to end in six months. Extreme care should be taken to prevent the Apaches from escaping into Northern Mexico, and operations should commence from the southern and eastern frontiers. The same system should be applied to New Mexico at the same time, commencing at the northern and western frontiers. The men, while on scout, should take only one pair of socks, one shirt and one pair of drawers with them, in addition to those they wear. All blankets and other baggage should be conveyed by pack mules so lightly laden that they may be able to keep up with the horses. In winter the clothing should consist of thick buckskin pants and jacket, lined with flannel, and in summer of the usual cavalry dress, but without trimmings, except the chevrons for non-commissioned officers. Marching by day should be avoided as much as possible, unless when following a trail. No fires should be allowed for cooking purposes; and when the state of the weather required them, they should be concealed as much as the ground might permit. The rations of coffee and sugar should be allowed in winter. The course of operations in the field would suggest itself to each officer in command of a company, and he should be allowed discretionary power.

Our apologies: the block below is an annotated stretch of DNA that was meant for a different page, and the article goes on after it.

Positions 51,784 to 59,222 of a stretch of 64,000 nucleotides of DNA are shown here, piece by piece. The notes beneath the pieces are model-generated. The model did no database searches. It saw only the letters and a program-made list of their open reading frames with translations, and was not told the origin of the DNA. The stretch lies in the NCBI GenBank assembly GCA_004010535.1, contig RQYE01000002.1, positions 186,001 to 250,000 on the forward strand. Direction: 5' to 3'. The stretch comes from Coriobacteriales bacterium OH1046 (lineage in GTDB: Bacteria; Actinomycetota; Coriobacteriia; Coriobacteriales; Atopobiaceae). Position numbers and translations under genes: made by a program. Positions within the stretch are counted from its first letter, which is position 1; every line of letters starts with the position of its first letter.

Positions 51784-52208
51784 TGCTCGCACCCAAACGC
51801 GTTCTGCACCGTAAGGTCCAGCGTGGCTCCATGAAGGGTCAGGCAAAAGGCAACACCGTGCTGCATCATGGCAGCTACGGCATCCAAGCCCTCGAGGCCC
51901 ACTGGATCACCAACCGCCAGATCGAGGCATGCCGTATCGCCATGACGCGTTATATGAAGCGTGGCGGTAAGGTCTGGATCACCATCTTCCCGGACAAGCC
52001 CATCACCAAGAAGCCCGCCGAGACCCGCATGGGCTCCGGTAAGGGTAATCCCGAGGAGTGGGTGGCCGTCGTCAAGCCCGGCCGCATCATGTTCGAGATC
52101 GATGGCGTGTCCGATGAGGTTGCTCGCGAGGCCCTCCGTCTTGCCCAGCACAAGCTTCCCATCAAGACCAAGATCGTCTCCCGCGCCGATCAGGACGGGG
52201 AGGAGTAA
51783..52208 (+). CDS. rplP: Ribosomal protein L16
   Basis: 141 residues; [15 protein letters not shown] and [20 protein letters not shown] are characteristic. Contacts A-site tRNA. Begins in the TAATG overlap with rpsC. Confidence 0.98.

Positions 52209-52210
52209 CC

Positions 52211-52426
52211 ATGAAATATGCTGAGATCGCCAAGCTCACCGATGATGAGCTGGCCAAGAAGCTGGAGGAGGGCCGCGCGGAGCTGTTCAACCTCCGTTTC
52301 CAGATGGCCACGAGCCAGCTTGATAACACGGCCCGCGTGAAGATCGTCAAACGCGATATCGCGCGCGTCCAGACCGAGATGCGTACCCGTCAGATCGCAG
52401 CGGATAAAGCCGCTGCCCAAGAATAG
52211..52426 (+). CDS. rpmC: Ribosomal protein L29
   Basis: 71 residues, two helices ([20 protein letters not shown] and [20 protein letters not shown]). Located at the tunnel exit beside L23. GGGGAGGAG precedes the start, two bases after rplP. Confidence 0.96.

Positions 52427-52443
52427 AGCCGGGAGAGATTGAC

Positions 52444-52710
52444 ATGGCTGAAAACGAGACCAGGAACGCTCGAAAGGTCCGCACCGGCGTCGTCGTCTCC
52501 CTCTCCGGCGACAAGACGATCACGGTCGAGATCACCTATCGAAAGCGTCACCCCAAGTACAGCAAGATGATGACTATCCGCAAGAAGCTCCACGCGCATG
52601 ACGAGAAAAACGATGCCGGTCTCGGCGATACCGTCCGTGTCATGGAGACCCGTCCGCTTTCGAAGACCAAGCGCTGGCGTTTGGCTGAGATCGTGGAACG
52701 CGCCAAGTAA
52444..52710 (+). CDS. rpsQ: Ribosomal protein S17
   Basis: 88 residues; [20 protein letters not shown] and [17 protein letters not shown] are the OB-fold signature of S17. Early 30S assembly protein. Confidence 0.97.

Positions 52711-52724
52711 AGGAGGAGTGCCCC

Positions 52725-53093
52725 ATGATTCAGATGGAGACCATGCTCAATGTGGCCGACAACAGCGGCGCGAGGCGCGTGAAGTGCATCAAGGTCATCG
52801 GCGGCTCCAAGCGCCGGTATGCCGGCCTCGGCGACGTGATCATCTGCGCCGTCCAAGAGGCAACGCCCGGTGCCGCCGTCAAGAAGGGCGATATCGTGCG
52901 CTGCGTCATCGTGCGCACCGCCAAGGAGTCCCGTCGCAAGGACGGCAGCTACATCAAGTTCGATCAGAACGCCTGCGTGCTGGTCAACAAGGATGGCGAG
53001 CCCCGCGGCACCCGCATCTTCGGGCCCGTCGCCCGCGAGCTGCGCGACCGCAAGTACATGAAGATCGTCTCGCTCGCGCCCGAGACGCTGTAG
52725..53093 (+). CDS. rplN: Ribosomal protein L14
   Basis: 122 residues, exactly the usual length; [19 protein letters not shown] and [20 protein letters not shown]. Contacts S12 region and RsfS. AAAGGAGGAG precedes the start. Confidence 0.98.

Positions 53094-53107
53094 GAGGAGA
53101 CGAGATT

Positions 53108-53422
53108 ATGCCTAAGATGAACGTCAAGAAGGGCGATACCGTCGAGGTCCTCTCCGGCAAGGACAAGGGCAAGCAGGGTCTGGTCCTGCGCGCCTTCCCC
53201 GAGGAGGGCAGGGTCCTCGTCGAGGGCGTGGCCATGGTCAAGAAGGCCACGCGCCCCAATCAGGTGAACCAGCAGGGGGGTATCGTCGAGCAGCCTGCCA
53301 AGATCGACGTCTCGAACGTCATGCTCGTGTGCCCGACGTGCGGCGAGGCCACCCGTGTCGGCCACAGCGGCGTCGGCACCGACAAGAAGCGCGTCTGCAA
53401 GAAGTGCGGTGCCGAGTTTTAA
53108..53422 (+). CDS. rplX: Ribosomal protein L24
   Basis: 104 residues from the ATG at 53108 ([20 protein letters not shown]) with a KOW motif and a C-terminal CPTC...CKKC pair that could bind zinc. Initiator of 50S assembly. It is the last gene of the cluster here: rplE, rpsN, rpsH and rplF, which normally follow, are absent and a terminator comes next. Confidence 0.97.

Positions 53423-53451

It will be perceived that, although these suggestions require some space for their explanation, yet they present a far more simple system than any ever put in practice, although susceptible of very great modifications and improvements, which must be suggested by the circumstances which may present themselves from time to time. It is, however, clear that a great change must be made in our mode of dealing with the Apache race. Twenty years of unceasing warfare, without any other result than the loss of many lives, much property, the expenditure of enormous sums; the devastation of a large